It all started about 15 years ago when, in an attempt to encourage me to get more exercise -- and to make me less crabby -- my assistant, Ed Flathers, started scheduling informal meetings for me during my morning walks in Central Park. It helped me to avoid that third cup of coffee or yet another meeting, neither of which I needed to add to my day. So one morning I laced up my running shoes and offered to meet a young woman seeking advice about how to break into the media field. As we made our way through the park, we discussed everything from the skills necessary to succeed in an increasingly competitive industry to the challenges of being a woman in a traditionally male-dominated field. As we parted ways and vowed to continue the conversation, I couldn't help but feel a sense of connection and more so, a desire to see this young woman succeed, that has stuck with me to this day.
I had always taken pleasure in surrounding myself with incredibly talented, dedicated and ambitious women at Nickelodeon, MTV Networks and Oxygen. We had a very informal mentorship system that grew out of our desire to see the cable industry thrive and for women to do what they do well: run things. But I was increasingly concerned about a stigma that women still face in our society -- mainly, that we don't help each other. So when I was at Oxygen, we started "The Mentor's Walk," a national program for shaping the next generation of leaders -- inspired by those frequent walks in Central Park.
But honestly, my coming of age as a "mentor" happened a few years ago, when I was introduced to the Fortune/Vital Voices Mentoring program, which pairs American business women with young, promising women from all over the world. These women have many of the same business questions that my friends and I have been grappling with for decades. With a heavy dose of laughter and energy, these women learn fast and grab onto ideas quickly. In many ways, they are the mentors and I find myself continually learning from them. After I told this first group about The Mentor's Walk, they asked if they too could take it in their countries. And that is exactly what they have done -- to 25 countries so far. To date, I have been to three: Uganda, Argentina and most recently, India. Each is different and entirely designed by the women themselves.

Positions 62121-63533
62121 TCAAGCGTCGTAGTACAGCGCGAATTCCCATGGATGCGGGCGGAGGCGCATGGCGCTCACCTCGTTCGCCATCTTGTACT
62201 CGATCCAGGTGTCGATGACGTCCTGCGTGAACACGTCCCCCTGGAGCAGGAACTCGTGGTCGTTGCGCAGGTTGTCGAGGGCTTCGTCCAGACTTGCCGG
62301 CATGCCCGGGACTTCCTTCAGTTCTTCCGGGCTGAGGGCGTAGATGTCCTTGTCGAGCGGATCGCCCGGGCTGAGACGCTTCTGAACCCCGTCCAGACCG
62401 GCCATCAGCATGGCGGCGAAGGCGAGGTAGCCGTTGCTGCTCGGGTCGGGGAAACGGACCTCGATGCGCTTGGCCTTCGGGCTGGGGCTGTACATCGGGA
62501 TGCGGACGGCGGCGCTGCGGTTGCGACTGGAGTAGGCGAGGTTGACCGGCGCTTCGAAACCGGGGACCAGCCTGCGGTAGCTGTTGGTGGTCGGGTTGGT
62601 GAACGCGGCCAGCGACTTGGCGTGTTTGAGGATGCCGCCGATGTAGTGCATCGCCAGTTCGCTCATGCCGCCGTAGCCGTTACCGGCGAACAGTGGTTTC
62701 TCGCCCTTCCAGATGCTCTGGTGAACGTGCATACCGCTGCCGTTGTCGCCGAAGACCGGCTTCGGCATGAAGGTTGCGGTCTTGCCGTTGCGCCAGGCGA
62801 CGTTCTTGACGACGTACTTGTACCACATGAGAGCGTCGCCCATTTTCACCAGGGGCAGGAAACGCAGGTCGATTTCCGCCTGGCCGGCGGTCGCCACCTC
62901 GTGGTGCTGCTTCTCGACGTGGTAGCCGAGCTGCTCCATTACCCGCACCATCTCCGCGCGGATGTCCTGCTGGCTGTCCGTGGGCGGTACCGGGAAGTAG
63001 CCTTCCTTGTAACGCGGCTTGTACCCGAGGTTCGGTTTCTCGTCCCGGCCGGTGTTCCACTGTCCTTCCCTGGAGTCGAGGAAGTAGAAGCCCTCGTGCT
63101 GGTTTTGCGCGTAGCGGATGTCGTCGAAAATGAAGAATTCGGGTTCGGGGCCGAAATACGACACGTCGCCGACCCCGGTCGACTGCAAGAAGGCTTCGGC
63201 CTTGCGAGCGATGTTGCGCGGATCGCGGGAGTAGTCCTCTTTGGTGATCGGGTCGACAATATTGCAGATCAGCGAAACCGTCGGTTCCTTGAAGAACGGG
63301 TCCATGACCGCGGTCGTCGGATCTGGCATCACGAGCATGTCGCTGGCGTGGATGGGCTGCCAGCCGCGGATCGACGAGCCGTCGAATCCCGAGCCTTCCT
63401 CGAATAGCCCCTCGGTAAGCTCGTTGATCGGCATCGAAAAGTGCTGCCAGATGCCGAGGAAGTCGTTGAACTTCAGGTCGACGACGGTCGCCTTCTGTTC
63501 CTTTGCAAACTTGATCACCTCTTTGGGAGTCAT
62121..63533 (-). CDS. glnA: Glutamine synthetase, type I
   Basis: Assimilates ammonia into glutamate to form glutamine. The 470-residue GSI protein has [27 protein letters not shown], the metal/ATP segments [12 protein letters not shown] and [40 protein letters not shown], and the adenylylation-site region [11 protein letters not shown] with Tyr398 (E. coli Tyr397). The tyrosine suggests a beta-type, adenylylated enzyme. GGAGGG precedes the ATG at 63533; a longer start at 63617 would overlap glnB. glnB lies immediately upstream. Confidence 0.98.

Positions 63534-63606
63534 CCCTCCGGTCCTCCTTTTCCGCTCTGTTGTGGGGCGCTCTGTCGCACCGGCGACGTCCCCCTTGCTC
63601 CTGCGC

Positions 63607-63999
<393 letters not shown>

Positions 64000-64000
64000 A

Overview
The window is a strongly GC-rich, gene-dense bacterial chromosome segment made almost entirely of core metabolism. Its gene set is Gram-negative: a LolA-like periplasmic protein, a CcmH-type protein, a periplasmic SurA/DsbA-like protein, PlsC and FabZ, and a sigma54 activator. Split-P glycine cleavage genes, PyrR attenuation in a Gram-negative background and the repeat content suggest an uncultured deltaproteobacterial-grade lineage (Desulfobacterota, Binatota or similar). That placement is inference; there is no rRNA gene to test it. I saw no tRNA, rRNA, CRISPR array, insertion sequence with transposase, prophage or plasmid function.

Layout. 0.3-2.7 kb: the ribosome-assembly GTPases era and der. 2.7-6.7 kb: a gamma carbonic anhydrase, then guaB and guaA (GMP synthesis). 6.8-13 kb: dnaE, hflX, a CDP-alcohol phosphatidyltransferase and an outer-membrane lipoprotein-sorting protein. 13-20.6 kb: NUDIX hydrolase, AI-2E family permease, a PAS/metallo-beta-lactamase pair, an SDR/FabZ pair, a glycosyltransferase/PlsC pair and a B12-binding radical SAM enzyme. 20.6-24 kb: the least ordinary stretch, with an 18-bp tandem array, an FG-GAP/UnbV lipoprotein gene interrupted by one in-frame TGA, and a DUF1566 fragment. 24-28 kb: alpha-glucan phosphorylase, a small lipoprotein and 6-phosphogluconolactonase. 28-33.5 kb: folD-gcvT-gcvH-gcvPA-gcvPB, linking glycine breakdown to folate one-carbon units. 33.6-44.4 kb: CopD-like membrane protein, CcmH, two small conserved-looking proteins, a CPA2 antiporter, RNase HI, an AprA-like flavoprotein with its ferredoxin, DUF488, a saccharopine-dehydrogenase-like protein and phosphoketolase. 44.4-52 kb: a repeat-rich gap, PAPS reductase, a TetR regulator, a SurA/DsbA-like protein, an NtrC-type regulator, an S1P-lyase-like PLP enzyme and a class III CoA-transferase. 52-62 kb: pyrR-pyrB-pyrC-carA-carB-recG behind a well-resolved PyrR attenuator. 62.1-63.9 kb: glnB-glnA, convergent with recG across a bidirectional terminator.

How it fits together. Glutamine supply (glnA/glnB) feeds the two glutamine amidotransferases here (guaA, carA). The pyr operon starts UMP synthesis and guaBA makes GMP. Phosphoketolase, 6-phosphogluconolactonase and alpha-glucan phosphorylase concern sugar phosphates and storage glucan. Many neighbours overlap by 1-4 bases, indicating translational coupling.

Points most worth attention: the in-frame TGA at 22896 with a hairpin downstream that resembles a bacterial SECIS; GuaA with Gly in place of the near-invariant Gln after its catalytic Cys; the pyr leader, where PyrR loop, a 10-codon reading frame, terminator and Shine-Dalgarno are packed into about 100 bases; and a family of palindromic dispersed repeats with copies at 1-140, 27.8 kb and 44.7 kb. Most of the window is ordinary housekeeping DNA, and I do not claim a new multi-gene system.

So how could I say no, when I was invited to become a Global Ambassador as part of the Global Ambassadors Program -- an innovative partnership between Vital Voices and Bank of America, designed to mobilize accomplished women professionals from the private and public sectors, as mentors for emerging women leaders. I was fortunate to participate in this program recently as an ambassador in Delhi and Mumbai, India, where I was paired with my mentee Archana Surana, an incredibly inspiring woman who founded and currently directs the Arch Academy of Design in Jaipur. Archana's mission is to educate the rising creative class in India and ensure this vibrant country owns its rich design capability. Another mentee, Sarika Gupta Bhattacharyya, already has a successful recruitment firm but is currently launching a nonprofit called Biz Divas, which is all about helping women find their voice in business. And entrepreneur, Akanksha Hazari, is using mobile technology to reach the poorest in India to deal with problems inherent in poverty. These are just few stories, but you get the picture: these are women who are smart, driven and mission-led.
As part of the program we held a series of panel discussions and I must say, I have never been in the audience or on a panel where questions were crisper or more thoughtful. In Delhi, we considered ways an organization's leadership can foster innovation, and in Mumbai we turned to the evolving role of corporate social responsibility initiatives in global development. This is a country that is going through great change and where women, in particular, are trying hard to find their place in it all.
Though the entire experience was incredibly exhilarating, it was the opportunity to participate in the Fifth Annual Mentoring Walk in Mumbai with my fellow mentors, mentees and other members of the Vital Voices Global Leadership Network, which truly embodied the purpose of this program for me. To introduce this event to hundreds of women from all over the world and see the special connections they made on this day, is something I treasure.
For me, being a mentor simply comes with the territory of being a successful woman in business. I do it because I like it. I get as much out of it as I give. It is a way of staying close to the next generation. As a Global Ambassador, my role as a mentor now reaches far beyond my office or Central Park and I welcome this challenge openly. If mentoring has taught me one thing it is this: our investments in young women today will yield the next generation of inspiring leaders tomorrow -- and all it takes is a walk in the park.